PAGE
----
Case Studies: CASE TWO
MC presents to her physician'soffice for a routine checkup.She admits to the physicianthat she has beenexperiencing worseningasthma symptoms.
MC has a long historyof asthma and congestive heartfailure. She is currently taking digoxin0.125 mg daily. MC is not currently using anymedications for her asthma. The physician becomes concernedthat MC's digoxin level may be low. He orders a digoxin level andmetabolic panel screen. The digoxin level is reported as 0.3 ng/mL.All results in the metabolic panel are within normal limits.
The physician stresses the importance of adhering to her medicationtherapies. Although MC agrees to take her digoxin, thephysician asks her to return in 7 to 10 days for another digoxinlevel screen. He also starts her on an albuterol inhaler that she canuse only when she feels symptomatic.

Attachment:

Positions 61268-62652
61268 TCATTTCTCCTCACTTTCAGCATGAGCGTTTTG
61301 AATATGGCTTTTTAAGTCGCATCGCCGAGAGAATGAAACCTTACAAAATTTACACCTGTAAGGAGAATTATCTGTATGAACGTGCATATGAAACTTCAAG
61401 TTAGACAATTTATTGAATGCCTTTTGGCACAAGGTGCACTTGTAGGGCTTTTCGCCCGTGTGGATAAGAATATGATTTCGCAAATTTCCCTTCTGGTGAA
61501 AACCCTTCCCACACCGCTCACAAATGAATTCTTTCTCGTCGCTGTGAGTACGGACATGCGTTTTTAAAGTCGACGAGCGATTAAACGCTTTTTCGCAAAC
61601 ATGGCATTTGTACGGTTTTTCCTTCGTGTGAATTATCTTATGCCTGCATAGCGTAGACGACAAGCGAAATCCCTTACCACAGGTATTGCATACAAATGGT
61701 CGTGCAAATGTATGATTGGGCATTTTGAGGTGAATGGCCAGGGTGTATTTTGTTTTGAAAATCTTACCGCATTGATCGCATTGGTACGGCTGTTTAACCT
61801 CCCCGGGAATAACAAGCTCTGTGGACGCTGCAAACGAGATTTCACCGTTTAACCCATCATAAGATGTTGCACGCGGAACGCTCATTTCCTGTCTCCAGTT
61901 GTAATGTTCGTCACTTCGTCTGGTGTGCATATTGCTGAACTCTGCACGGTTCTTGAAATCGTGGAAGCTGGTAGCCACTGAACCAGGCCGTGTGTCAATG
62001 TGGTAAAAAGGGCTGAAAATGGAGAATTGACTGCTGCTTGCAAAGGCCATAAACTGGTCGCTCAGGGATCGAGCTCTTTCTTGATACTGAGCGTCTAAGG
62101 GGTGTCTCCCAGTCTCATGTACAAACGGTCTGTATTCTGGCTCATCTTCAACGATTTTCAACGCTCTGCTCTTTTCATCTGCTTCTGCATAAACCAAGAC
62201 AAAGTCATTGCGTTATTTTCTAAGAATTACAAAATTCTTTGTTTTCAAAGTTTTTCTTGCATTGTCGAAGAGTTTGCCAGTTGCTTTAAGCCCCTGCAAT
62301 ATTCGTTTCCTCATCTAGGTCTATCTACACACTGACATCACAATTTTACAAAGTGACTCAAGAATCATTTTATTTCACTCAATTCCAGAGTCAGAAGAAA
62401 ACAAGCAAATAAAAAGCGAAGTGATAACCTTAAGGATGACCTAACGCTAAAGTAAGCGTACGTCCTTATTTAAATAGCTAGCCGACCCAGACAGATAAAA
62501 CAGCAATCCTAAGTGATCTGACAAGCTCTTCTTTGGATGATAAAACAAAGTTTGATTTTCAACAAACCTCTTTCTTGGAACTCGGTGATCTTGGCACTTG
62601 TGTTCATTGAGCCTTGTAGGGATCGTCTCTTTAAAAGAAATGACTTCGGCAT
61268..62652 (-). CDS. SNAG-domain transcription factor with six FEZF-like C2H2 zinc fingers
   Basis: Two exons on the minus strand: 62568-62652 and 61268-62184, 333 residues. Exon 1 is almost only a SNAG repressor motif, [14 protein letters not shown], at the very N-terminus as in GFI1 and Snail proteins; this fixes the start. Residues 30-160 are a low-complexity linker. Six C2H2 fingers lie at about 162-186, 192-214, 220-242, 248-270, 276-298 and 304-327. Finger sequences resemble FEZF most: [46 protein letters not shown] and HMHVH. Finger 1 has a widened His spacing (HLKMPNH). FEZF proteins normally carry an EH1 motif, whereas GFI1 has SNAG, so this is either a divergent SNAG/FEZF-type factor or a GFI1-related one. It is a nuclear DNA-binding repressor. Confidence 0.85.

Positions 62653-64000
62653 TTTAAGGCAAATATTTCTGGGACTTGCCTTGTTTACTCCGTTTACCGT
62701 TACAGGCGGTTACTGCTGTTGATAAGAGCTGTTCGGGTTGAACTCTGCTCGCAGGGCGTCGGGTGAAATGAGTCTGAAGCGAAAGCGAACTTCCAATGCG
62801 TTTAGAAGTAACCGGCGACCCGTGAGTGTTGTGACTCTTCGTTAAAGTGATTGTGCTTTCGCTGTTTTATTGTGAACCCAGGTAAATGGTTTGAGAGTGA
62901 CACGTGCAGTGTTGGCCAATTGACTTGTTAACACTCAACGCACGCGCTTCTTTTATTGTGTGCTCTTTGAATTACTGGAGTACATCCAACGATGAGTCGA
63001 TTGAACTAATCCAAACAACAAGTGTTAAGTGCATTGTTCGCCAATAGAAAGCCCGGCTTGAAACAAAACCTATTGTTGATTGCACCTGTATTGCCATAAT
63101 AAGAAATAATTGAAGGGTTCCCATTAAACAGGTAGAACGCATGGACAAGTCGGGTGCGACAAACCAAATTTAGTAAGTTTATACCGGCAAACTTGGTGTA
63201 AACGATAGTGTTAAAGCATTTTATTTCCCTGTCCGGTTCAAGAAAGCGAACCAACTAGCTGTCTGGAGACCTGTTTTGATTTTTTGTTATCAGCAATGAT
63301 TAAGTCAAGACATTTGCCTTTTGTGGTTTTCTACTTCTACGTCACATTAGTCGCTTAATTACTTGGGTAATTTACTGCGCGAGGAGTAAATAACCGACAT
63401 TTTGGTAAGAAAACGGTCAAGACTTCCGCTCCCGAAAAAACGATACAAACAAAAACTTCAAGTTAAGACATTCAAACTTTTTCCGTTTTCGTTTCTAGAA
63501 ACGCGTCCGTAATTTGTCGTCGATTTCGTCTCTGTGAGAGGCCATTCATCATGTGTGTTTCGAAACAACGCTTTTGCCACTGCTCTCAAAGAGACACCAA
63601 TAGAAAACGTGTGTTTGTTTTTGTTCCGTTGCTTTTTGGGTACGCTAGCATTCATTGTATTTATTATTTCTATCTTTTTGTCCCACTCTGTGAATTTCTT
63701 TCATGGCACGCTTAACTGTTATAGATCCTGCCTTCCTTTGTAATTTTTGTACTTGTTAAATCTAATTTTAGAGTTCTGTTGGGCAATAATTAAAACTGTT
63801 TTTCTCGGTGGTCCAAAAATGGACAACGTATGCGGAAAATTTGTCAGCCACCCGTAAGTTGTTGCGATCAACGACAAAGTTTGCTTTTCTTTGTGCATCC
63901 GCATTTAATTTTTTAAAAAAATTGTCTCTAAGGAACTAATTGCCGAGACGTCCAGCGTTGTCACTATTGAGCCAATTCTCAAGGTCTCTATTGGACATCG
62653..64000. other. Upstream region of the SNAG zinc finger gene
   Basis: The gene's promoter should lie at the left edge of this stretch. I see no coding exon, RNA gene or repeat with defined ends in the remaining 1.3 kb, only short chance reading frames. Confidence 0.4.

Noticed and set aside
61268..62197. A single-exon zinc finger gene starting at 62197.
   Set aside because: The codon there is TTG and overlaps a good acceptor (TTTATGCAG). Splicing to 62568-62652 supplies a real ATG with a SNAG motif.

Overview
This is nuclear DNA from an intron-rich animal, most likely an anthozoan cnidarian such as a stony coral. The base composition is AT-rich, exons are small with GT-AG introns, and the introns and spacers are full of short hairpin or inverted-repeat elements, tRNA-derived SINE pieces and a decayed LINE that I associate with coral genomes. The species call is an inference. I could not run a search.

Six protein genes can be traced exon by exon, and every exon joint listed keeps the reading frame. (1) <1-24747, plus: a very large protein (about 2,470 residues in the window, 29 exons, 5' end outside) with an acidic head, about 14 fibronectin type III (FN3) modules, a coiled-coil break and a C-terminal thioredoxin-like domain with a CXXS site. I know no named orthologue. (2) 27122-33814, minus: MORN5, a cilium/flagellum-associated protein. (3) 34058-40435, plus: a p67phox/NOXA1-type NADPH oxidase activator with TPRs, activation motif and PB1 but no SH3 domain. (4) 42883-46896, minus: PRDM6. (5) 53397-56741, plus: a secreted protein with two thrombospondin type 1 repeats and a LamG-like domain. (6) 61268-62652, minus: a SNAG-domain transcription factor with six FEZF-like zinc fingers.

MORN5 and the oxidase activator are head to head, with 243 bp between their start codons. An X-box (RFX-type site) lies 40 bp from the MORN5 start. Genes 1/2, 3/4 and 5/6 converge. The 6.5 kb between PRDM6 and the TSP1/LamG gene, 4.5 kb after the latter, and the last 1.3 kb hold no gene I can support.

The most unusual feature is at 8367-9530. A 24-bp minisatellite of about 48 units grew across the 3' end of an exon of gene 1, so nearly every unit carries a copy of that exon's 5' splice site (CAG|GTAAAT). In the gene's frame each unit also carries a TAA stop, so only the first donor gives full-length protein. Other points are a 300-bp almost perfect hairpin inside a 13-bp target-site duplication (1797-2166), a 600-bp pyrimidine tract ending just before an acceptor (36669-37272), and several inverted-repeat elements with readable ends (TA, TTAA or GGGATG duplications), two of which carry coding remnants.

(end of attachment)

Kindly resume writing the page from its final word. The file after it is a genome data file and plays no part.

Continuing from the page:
When the results of the second set of blood work are returned,the digoxin level has increased to 1.0 ng/mL. Unfortunately, MC'sserum potassium level is reported as 2.5 mEq/L.
The physician is unsure why MC's potassium level has suddenlydropped. MC denies doing anything differently other thanusing that "crazy puffer thing for my breathing" and taking herdigoxin. What possible cause exists for MC's hypokalemia?
Dr. Schlesselman is a clinical pharmacist based in Niantic, Conn.
Click Here For The Answer ----------->
MC's recent albuterol use is the likely cause of her sudden drop in serum potassium. Albuterol causes potassium to shift from plasma tothe intracellular compartment, causing serum levels to decrease. Plasma levels will return to normal if albuterol therapy is discontinued.Unfortunately, MC's risk of digoxin cardiac toxicity is increased with hypokalemia. If she is going to use albuterol routinely, her potassium levelsshould be monitored closely and treated when levels are extremely low.